But Murphy also made an impression when he was acquired from the Boston Red Sox on July 31. He spent the final two months of the season with the Rangers and hit .340 in 43 games and 103 at-bats. Murphy has carried that success into Spring Training. Byrd has yet to do so."It's going to be tough," Byrd said. "David is making a bid to be the starter and the guy can play. They're looking to find him a way to get his 400, 500 at-bats. It's going to be a battle for all four of us." The Cubs went into Spring Training with Pie competing for the center-field spot while being flanked by Alfonso Soriano in left and Kosuke Fukudome in right. Murton, who hit .281 with eight home runs and 22 RBIs in 235 at-bats last year, is in reserve. Pie has been sidelined with a groin injury for the past week but is expected to be ready for Opening Day. He is likely to win the job. Cubs manager Lou Piniella is confident Pie will be ready to start.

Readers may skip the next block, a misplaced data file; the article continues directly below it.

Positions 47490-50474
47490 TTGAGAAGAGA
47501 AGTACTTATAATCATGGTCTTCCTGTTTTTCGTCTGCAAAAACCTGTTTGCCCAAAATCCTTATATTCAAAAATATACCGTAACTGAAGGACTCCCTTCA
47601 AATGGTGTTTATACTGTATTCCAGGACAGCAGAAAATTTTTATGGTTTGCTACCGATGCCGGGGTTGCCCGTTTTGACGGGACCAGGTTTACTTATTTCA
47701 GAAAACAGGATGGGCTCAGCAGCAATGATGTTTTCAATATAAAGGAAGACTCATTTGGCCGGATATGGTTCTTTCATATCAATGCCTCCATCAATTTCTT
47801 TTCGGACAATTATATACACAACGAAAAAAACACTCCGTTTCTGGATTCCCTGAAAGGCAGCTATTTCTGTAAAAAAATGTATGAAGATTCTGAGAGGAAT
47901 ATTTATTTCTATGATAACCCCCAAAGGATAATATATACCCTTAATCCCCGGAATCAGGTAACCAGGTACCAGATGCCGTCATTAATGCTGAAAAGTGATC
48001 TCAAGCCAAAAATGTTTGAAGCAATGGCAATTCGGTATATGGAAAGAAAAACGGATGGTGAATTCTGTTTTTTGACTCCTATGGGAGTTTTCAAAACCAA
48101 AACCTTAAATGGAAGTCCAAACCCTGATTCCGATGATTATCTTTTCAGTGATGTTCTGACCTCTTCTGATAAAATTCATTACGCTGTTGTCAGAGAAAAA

"As long as he's fine, and there's no reason to assume he won't be," Piniella said Friday. "With what we have in camp, he'll be our center fielder."Pie is a left-handed hitter who was 4-for-36 off left-handed pitching last year, which is why the Cubs have interest in a right-handed-hitting center fielder. The Rangers and the Cubs have had ongoing communication since the offseason and Byrd is aware of it. "It's still on my mind," Byrd said. "Until somebody comes up to me and tells me that it's dead, it's still on my mind. If something comes up that makes sense and helps the team, I'm sure that [Daniels] will pull the trigger. He knows what he's doing. But if it doesn't help the Rangers, I'm sure he won't do it." Byrd just needs to hit. The manager is expecting it and confident it will happen.
T.R. Sullivan is a reporter for MLB.com. This story was not subject to the approval of Major League Baseball or its clubs.